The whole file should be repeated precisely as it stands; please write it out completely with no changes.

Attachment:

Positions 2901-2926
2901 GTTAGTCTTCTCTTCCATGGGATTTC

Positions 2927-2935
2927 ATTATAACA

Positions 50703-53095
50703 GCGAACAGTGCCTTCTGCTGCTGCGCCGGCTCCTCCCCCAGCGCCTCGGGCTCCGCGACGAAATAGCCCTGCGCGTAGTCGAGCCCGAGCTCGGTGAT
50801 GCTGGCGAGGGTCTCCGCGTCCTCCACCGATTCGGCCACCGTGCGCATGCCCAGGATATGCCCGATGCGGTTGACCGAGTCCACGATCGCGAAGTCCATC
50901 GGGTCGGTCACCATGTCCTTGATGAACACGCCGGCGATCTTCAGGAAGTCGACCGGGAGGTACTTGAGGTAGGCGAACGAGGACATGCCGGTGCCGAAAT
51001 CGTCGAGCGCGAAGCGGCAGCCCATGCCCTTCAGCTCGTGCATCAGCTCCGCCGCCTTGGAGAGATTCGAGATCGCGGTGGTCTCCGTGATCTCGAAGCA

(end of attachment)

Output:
Positions 2901-2926
2901 GTTAGTCTTCTCTTCCATGGGATTTC

Positions 2927-2935
2927 ATTATAACA

Positions 50703-53095
50703 GCGAACAGTGCCTTCTGCTGCTGCGCCGGCTCCTCCCCCAGCGCCTCGGGCTCCGCGACGAAATAGCCCTGCGCGTAGTCGAGCCCGAGCTCGGTGAT
50801 GCTGGCGAGGGTCTCCGCGTCCTCCACCGATTCGGCCACCGTGCGCATGCCCAGGATATGCCCGATGCGGTTGACCGAGTCCACGATCGCGAAGTCCATC
50901 GGGTCGGTCACCATGTCCTTGATGAACACGCCGGCGATCTTCAGGAAGTCGACCGGGAGGTACTTGAGGTAGGCGAACGAGGACATGCCGGTGCCGAAAT
51001 CGTCGAGCGCGAAGCGGCAGCCCATGCCCTTCAGCTCGTGCATCAGCTCCGCCGCCTTGGAGAGATTCGAGATCGCGGTGGTCTCCGTGATCTCGAAGCA